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sudo timeout
By default, [command]`sudo` stores the password for a five minute timeout period. Any subsequent uses of the command during this period will not prompt you for a password. This could be exploited by an attacker if you leave your workstation unattended and unlocked while still being logged in. You can change this behavior by adding the following line to the `/etc/sudoers` configuration file:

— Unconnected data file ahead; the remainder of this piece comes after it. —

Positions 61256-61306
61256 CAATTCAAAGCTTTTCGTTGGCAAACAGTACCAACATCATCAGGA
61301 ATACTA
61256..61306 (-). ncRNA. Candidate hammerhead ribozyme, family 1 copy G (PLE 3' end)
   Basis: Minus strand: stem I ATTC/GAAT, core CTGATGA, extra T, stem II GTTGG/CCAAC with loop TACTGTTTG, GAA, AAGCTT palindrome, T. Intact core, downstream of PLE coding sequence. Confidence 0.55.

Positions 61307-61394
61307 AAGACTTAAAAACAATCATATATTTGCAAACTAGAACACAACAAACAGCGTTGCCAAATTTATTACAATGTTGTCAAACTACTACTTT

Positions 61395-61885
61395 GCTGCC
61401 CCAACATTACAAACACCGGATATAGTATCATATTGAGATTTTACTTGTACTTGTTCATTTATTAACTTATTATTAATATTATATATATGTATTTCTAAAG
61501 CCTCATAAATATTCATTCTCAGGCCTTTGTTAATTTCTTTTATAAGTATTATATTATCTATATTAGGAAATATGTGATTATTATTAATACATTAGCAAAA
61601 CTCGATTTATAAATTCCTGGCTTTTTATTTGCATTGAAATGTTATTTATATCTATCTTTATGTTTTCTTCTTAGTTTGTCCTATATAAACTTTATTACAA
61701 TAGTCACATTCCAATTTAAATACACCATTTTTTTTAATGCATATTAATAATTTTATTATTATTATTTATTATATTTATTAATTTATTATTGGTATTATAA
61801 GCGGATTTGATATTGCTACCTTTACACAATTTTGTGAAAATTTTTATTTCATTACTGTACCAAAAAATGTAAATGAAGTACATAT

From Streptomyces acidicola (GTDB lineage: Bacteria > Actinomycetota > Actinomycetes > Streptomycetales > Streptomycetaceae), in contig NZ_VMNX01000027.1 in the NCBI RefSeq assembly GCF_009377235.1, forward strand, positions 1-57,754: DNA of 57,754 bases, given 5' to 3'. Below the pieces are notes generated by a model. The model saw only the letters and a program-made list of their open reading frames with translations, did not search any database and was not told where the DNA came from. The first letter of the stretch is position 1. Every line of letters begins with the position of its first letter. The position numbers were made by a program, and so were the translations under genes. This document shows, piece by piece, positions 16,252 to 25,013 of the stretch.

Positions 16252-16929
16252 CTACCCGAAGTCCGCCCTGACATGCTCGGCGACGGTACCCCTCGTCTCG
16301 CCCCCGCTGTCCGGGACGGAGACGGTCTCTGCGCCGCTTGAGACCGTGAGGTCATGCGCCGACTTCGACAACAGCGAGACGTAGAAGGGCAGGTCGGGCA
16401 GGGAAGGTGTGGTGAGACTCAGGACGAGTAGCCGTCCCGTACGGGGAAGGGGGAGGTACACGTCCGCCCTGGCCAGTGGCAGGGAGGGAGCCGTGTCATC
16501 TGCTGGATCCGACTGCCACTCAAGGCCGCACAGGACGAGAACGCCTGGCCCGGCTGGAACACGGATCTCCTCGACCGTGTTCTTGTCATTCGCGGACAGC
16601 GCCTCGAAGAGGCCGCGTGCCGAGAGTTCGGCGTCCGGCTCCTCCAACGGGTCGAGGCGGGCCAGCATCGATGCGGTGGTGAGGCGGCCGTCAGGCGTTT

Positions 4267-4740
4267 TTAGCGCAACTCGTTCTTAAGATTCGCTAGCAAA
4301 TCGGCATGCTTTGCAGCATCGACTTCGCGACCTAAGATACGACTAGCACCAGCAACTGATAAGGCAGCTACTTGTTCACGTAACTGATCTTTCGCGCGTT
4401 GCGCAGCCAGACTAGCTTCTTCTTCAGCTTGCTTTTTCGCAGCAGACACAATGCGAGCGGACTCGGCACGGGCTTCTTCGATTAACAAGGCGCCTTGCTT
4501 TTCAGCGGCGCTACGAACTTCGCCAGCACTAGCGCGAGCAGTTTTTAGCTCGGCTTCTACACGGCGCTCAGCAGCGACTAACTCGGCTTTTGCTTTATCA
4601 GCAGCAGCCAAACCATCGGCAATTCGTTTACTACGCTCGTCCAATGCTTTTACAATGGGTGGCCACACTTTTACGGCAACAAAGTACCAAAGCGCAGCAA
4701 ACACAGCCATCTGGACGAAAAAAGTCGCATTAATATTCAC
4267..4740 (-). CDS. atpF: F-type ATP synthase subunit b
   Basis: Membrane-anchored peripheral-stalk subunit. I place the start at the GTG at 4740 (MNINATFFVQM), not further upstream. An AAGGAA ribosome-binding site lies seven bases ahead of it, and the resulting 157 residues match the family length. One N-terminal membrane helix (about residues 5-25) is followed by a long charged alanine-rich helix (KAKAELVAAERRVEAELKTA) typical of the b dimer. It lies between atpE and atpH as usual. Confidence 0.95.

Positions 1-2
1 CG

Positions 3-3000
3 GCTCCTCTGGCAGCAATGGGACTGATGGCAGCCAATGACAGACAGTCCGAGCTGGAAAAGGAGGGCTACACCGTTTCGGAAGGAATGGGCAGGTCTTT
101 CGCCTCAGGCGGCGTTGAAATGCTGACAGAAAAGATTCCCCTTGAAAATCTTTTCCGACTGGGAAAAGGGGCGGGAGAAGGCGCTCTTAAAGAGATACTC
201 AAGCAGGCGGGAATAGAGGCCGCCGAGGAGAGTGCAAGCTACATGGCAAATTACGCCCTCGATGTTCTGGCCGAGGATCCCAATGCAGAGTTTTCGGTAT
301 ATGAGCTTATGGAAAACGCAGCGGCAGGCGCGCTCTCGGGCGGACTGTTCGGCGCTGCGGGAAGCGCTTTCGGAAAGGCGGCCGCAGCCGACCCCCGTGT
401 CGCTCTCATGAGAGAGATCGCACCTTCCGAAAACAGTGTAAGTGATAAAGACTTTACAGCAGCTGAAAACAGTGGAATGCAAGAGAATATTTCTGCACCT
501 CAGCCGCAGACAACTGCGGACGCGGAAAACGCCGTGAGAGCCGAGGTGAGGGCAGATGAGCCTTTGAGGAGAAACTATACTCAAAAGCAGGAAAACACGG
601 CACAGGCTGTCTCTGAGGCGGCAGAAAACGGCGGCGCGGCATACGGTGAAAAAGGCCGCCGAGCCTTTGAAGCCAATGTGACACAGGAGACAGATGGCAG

Defaults timestamp_timeout=_VALUE_
Here, `_VALUE_` is the desired timeout length in minutes. Setting the value to 0 causes [command]`sudo` to require a password every time.
If an account is compromised, an attacker can use [command]`sudo` to open a new shell with administrative privileges.
Opening a new shell as a root user in this way allows an attacker administrative access for a theoretically unlimited period of time and bypasses the timeout period specified in the `/etc/sudoers` file. Using this method, the attacker *does not* need to provide a password for [command]`sudo` again until the session ends.